BLADE case studies

Business Longitudinal Analysis Data Environment (BLADE) provides a wealth of integrated financial and business characteristics data for all active businesses in Australia.

BLADE links ABS survey data with large administrative datasets held by government agencies such as the Australian Taxation Office, the Department of Industry, Science, Energy and Resources, IP Australia and the Department of Home Affairs.

Analysts have supported the development of BLADE and are now using the data to evaluate the effectiveness of government programs and expand the evidence base for future business policy decisions.

Case Study 1 – Collaborative enhancement of the BLADE to inform business policy

The Australian Bureau of Statistics has partnered with Swinburne University and the Department of Industry, Science, Energy and Resources (DISER) to showcase and enhance the analytical capabilities of the BLADE.

Swinburne University researchers are using BLADE data in a number of data-driven policy projects:

  • In partnership with IP Australia, the University is investigating the effects of changes in the Government’s intellectual property enforcement regime on the performance of design intensive firms. The recent addition of merchandise trade data in BLADE has allowed the University team to investigate firm-level imports and exports as an indication for entry into global value chains. Findings from this project will inform IP Australia’s review of the design rights system.
  • BLADE has made it possible for the University, together with DISER, to provide the first definitive evidence of the impact and breadth of any spillover effect in the Australian context. In economic terms, spillovers occur where the effects of an economic activity accrue to both those undertaking the activity, as well as to others. This evidence will be used to inform future policy and program development, including the R&D Tax Incentive program.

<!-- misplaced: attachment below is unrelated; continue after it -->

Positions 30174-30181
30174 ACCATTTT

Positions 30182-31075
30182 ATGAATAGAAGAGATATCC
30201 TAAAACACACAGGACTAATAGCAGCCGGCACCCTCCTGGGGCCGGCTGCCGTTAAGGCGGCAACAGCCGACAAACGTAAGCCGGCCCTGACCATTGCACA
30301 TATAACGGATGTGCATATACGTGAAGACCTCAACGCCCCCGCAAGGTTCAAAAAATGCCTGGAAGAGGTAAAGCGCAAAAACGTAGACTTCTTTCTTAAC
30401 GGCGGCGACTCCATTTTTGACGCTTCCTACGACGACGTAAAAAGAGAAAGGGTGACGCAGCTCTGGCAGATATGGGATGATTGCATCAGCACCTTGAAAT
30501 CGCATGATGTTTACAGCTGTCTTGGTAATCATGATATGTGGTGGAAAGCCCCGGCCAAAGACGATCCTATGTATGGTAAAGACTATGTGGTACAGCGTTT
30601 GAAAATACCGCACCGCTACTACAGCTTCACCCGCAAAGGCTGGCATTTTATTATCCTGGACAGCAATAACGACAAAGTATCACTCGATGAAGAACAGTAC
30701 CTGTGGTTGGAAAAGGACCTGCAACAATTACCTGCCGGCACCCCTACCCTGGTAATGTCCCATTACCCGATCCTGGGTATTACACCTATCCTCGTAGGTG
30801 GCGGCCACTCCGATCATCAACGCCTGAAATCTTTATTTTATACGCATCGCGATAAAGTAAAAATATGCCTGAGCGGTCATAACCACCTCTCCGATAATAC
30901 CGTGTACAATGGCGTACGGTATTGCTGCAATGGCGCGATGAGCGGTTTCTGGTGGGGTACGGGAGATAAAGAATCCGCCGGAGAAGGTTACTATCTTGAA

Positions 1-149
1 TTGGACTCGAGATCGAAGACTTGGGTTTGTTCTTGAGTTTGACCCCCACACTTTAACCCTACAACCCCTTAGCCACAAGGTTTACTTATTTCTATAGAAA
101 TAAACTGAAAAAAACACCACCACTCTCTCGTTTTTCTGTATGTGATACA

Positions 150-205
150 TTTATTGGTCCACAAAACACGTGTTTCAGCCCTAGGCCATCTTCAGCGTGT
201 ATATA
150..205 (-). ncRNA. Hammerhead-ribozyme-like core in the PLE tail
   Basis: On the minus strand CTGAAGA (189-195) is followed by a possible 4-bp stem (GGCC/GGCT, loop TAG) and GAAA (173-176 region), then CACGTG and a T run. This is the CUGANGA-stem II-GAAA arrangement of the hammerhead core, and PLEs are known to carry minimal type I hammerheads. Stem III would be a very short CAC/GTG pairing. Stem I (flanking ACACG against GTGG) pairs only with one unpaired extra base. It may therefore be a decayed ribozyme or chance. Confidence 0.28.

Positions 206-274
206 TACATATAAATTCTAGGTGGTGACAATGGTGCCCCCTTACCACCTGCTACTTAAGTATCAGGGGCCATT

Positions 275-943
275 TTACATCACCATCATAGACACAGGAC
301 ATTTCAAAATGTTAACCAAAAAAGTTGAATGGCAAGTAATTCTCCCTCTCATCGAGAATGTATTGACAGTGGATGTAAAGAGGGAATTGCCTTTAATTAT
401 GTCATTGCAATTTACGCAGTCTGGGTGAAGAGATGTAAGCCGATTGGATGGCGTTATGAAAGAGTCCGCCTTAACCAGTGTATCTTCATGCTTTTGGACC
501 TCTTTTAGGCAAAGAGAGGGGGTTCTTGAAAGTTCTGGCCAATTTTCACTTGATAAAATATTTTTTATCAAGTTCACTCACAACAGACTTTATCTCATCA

• In collaboration with Austrade, University analysts are working on a set of methodologies to estimate the impact of their services and programs on Australia’s trade and investment. The analysis of merchandise trade data in BLADE allows analysts to build models to estimate Austrade’s impact on various industry groups exporting to different markets. The outcomes will provide evidence on how Austrade’s programs assist Australian companies to build export capabilities and activity in order to strengthen and diversify Australia’s export base.

Swinburne University’s contribution has helped to build understanding of, and confidence in, the BLADE asset and are now using BLADE to provide valuable insights into how businesses fare over time and the factors that drive performance, innovation, job creation, competitiveness and productivity.

Professor Beth Webster of Swinburne University, said “the creation and access of BLADE has been a game-changer in the objectivity and reliability of evidence for economic policy. It has put Australia on the international frontier for evidence-based policy making and this will ultimately promote better economic well-being.”